The Corner

Slaughtering the Constitution

At the Examiner, Mark Tapscott points out that when the Republican-controlled Congress used a “self-executing” rule very similar to the “Slaughter rule” to raise the debt ceiling in 2005, Rep. Louise Slaughter — along with Rep. Nancy Pelosi and Rep. Henry Waxman — went to court to try to reverse it, arguing that it was a blatant violation of the Constitution’s procedure for passing legislation (art. I, sec. 7).

The bad news for present purposes is that they lost the case. The D.C. Circuit in Public Citizen v. U.S. District Court upheld the procedure. Upheld in this case does not mean endorsed. The Court did not say the self-executing rule was constitutional. It said it could not reach the question due to the standards of deference that apply between departments of government: If the presiding officers of both houses of Congress attest that their respective chambers have passed a piece of legislation, the Court is required to accept those representations as conclusive.

That doesn’t mean it is proper for government officials to execute a procedure that violates the Constitution, nor does it mean that a presiding officer should attest something that is not true. It does, however, suggest that it may be an uphill battle to get a court to declare the process null and void.

Mark is correct to point out that raising the debt ceiling is (regrettably) a routine, uncontroversial practice. Byron made a similar point yesterday in running down the handful of times the “self-executing” procedure has been followed. The key here is that in each instance, at issue was something that was non-controversial or almost ministerial — not, as with heathcare, an unpopular, bitterly opposed, ragingly controversial socialization of the private economy.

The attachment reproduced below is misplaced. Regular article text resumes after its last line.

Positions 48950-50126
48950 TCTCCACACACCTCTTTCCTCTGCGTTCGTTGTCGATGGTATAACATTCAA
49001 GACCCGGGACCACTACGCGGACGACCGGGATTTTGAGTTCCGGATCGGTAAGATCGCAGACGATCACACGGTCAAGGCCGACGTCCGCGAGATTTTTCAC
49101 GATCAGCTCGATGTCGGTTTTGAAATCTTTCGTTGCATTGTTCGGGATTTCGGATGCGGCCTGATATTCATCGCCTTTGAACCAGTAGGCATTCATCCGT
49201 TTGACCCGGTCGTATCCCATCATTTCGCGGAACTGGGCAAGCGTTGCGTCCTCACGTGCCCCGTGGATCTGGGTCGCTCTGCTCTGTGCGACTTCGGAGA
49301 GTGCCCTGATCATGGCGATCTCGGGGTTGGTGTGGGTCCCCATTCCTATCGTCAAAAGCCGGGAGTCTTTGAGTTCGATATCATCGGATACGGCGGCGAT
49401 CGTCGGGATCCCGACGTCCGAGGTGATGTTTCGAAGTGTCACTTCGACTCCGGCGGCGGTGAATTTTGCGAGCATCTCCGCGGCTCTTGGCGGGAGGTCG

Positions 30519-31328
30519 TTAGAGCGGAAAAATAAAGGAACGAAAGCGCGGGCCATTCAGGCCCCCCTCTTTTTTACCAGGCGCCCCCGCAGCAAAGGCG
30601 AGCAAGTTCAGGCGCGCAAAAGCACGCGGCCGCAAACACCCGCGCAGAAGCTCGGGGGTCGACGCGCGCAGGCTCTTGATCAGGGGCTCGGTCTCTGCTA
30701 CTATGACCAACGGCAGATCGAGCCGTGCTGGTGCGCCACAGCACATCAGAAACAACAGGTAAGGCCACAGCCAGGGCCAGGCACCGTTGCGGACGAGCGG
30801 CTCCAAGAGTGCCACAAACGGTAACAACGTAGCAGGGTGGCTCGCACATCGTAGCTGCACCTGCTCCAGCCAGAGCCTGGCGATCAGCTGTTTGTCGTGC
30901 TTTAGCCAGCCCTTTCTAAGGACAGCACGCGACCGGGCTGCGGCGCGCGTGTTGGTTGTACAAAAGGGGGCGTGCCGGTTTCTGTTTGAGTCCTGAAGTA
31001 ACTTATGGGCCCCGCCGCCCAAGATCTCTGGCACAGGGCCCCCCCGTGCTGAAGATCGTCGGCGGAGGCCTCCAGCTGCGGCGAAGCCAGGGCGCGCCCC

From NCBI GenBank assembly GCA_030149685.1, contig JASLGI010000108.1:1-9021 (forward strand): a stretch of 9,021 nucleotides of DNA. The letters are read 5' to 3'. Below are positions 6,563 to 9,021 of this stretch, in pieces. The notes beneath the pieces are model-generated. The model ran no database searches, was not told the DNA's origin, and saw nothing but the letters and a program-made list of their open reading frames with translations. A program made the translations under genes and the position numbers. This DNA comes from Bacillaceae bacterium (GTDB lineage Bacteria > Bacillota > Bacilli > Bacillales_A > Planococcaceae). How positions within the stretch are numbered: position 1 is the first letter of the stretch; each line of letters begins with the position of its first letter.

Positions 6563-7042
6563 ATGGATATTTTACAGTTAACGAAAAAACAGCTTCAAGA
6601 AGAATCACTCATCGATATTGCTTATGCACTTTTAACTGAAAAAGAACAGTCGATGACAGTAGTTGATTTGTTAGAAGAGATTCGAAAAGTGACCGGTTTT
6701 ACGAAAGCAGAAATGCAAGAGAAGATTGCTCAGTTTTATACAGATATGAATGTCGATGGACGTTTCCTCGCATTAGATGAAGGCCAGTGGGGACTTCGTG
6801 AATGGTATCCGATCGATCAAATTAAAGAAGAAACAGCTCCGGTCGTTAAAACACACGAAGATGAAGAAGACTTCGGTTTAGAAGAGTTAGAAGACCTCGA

I think Democrats are mistaking a customary short-cut for a substantive precedent.

Let me make a comparison from trial procedure that I believe underscores this point. Like legislation, trial is an expensive, burdensome process governed by constitutional mandates and exacting rules of procedure. If everything were followed to the letter in each case with each witness, trials would take forever. This would waste everyone’s time because, ordinarily, not everything in a case is in dispute.

To use a common example, let’s say I’m accused of selling heroin and my defense is that I wasn’t there — it’s a case of mistaken identity. Now, to prove the case against me, one of several elements the government is required to establish beyond a reasonable doubt is that the substance sold was heroin. The Sixth Amendment guarantees me the right to force the government to bring its witnesses into court, make them testify, and allow my lawyer the opportunity to cross-examine them. I can make the prosecution summon the agent who seized the package from the buyer; the agent who lodged it as evidence and can say that the package now in the courtroom is the same one seized; and the chemist who conducted various tests on the substance inside the package and can show that he is competent to render an expert opinion that the substance is heroin of a given weight and purity.